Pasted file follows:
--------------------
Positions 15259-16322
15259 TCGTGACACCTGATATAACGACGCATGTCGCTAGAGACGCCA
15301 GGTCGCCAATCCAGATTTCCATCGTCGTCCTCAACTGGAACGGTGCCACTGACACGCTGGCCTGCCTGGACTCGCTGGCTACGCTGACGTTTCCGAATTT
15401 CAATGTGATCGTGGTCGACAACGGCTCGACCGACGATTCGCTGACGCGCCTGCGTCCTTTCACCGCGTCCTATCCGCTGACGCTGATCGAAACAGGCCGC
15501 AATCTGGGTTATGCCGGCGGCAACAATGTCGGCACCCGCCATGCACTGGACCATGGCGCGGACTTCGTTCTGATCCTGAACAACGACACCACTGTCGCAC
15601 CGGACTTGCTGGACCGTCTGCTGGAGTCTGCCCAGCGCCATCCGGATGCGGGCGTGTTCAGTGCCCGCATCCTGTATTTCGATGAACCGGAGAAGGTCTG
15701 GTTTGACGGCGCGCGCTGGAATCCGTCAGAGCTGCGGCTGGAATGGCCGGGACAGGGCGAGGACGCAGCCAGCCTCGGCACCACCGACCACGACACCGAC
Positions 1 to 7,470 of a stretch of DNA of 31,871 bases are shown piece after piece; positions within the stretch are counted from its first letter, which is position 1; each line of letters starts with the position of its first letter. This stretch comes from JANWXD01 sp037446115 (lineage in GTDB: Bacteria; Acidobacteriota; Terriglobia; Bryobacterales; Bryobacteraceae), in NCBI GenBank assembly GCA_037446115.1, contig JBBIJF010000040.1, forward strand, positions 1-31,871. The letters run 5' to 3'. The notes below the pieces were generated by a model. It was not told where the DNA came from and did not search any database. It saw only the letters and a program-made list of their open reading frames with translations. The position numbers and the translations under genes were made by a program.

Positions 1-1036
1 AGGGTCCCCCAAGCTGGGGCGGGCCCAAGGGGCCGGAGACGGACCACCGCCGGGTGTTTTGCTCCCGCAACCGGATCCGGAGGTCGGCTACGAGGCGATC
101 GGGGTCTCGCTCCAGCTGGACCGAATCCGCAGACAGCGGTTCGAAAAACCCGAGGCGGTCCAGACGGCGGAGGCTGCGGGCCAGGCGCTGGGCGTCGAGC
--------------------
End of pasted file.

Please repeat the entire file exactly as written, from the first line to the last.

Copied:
Positions 15259-16322
15259 TCGTGACACCTGATATAACGACGCATGTCGCTAGAGACGCCA
15301 GGTCGCCAATCCAGATTTCCATCGTCGTCCTCAACTGGAACGGTGCCACTGACACGCTGGCCTGCCTGGACTCGCTGGCTACGCTGACGTTTCCGAATTT
15401 CAATGTGATCGTGGTCGACAACGGCTCGACCGACGATTCGCTGACGCGCCTGCGTCCTTTCACCGCGTCCTATCCGCTGACGCTGATCGAAACAGGCCGC
15501 AATCTGGGTTATGCCGGCGGCAACAATGTCGGCACCCGCCATGCACTGGACCATGGCGCGGACTTCGTTCTGATCCTGAACAACGACACCACTGTCGCAC
15601 CGGACTTGCTGGACCGTCTGCTGGAGTCTGCCCAGCGCCATCCGGATGCGGGCGTGTTCAGTGCCCGCATCCTGTATTTCGATGAACCGGAGAAGGTCTG
15701 GTTTGACGGCGCGCGCTGGAATCCGTCAGAGCTGCGGCTGGAATGGCCGGGACAGGGCGAGGACGCAGCCAGCCTCGGCACCACCGACCACGACACCGAC
Positions 1 to 7,470 of a stretch of DNA of 31,871 bases are shown piece after piece; positions within the stretch are counted from its first letter, which is position 1; each line of letters starts with the position of its first letter. This stretch comes from JANWXD01 sp037446115 (lineage in GTDB: Bacteria; Acidobacteriota; Terriglobia; Bryobacterales; Bryobacteraceae), in NCBI GenBank assembly GCA_037446115.1, contig JBBIJF010000040.1, forward strand, positions 1-31,871. The letters run 5' to 3'. The notes below the pieces were generated by a model. It was not told where the DNA came from and did not search any database. It saw only the letters and a program-made list of their open reading frames with translations. The position numbers and the translations under genes were made by a program.

Positions 1-1036
1 AGGGTCCCCCAAGCTGGGGCGGGCCCAAGGGGCCGGAGACGGACCACCGCCGGGTGTTTTGCTCCCGCAACCGGATCCGGAGGTCGGCTACGAGGCGATC
101 GGGGTCTCGCTCCAGCTGGACCGAATCCGCAGACAGCGGTTCGAAAAACCCGAGGCGGTCCAGACGGCGGAGGCTGCGGGCCAGGCGCTGGGCGTCGAGC